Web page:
Based on the factors that Benjamin Graham considered in analyzing potential stock picks, Duke Energy is not a quality investment. Only investors with a high risk tolerance and a solid investment thesis on the stock will be interested in this large-cap Utilities company.
Duke Energy Is Probably Overvalued
Graham devised the below equation to give investors a quick way of determining whether a stock is trading at a fair multiple of its earnings and its assets:
√(22.5 * 5 year average earnings per share (3.79) * 5 year average book value per share (61.51) = $72.42
At today's price of $94.37 per share, Duke Energy is now trading 30.31% above the maximum price that Graham would have wanted to pay for the stock.
Even though the stock does not trade at an attractive multiple, it might still meet some of the other criteria for quality stocks that Graham listed in Chapter 14 of The Intelligent Investor.
Positive Retained Earnings From 2008 To 2022, A Solid Record Of Dividends, and Decreasing Earnings Per Share
Ben Graham wrote that an investment in a company with a record of positive retained earnings could contribute significantly to the margin of safety. Duke Energy had positive retained earnings from 2008 to 2022 with an average of $2.4 Billion over this period.
Another one of Graham's requirements is for a 30% or more cumulative growth rate of the company's earnings per share over the last ten years.We are going to compare Duke Energy's earnings per share averages from the two 'bookends' of the 16 year period for which we have data. The first bookend comprises the years 2007, 2008, and 2009, whose EPS values of $1.18, $1.07, and $0.26 average out to $0.84. Next we look at the years 2020, 2021, and 2022, whose values of $1.72, $0.93, and $-0.86 average out to $0.60. The growth rate between the two averages does not meet Graham's standard since it is -28.57%.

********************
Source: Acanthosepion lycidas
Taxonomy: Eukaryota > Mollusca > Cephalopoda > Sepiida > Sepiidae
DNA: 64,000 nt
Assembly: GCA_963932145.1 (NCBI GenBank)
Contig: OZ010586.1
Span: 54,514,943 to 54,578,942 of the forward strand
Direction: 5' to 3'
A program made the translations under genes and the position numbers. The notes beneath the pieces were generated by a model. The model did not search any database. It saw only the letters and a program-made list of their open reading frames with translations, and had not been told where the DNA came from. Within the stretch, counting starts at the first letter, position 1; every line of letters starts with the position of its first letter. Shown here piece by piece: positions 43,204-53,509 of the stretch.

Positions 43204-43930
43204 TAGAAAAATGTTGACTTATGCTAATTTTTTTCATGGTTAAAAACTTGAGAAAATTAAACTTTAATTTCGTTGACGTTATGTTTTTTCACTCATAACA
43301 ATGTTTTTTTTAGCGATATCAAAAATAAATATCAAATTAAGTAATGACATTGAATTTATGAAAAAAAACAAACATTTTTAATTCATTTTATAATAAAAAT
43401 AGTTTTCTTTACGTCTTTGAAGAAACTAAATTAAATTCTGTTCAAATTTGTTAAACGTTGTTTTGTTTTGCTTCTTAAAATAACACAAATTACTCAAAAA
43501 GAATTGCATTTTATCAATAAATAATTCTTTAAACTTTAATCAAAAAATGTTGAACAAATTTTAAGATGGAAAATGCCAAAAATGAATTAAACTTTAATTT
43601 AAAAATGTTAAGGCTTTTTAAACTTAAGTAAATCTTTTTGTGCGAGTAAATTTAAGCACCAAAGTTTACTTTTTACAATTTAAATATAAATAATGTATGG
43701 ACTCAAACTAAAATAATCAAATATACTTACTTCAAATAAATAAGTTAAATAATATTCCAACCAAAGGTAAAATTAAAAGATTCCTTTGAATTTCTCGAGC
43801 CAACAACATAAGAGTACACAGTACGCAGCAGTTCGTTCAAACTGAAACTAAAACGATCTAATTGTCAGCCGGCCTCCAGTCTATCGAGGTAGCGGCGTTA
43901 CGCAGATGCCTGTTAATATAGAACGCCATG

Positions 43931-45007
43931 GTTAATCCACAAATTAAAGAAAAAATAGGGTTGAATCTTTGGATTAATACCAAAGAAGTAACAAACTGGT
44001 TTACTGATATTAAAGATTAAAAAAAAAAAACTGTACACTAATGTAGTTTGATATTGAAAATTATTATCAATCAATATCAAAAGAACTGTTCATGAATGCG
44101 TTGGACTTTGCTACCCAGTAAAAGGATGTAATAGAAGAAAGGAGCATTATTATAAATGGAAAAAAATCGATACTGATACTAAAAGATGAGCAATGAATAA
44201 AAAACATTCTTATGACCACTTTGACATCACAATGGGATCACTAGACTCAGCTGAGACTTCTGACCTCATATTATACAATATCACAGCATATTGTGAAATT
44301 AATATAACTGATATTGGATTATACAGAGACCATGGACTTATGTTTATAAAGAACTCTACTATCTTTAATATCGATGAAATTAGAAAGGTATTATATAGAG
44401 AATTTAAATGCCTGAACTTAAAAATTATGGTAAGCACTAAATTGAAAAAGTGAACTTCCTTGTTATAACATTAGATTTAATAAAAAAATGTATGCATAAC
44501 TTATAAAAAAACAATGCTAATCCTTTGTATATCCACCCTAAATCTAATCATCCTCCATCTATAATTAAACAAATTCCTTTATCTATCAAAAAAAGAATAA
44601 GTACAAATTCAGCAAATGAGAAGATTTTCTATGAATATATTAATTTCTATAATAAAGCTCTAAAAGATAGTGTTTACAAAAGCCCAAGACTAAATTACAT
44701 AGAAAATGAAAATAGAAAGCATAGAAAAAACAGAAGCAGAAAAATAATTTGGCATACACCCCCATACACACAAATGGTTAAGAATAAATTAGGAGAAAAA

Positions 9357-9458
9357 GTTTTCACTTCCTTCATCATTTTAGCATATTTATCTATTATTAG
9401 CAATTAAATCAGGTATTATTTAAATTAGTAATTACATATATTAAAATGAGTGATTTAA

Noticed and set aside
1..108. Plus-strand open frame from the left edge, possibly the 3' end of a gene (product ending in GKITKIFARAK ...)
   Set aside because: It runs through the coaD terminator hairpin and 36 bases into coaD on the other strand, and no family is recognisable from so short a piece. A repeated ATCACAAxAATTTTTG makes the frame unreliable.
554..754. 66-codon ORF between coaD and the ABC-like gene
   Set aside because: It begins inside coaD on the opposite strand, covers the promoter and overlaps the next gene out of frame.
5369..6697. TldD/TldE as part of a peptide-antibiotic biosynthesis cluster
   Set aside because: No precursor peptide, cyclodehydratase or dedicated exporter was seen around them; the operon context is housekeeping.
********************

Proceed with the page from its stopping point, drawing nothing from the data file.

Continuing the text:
Duke Energy has offered a regular dividend since at least 2007. The company has returned a 4.39% dividend yield over the last 12 months.
Negative Current Asset to Liabilities Balance and Not Enough Current Assets to Cover Liabilities
Graham sought companies with extremely low debt levels compared to their assets. For one, he expected their current ratio to be over 2 and their long term debt to net current asset ratio to be near, or ideally under, under 1. Duke Energy fails on both counts with a current ratio of 0.7 and a negative net current asset level.
According to Graham's analysis, Duke Energy is likely a company of low quality, which is trading far above its fair price.
|Net Margins Growth||n/a||-62.55%||170.19%||-43.43%|
|Earnings Per Share||$5.11||$1.79||$5.08||$3.31|
|Diluted Shares (k)||733,000||769,000||769,000||770,000|
|Free Cash Flow (k)||-$2,913,000||-$1,051,000||-$1,425,000||-$5,440,000|
|Capital Expenditures (k)||$11,122,000||$9,907,000||$9,715,000||$11,367,000|
|Net Current Assets (k)||-$102,853,000||-$105,742,000||-$110,351,000||-$115,542,000|
|Long Term Debt (k)||58,126,000||59,863,000||63,835,000||71,215,000|
|Net Debt / EBITDA||9.26||18.25||10.12||13.74|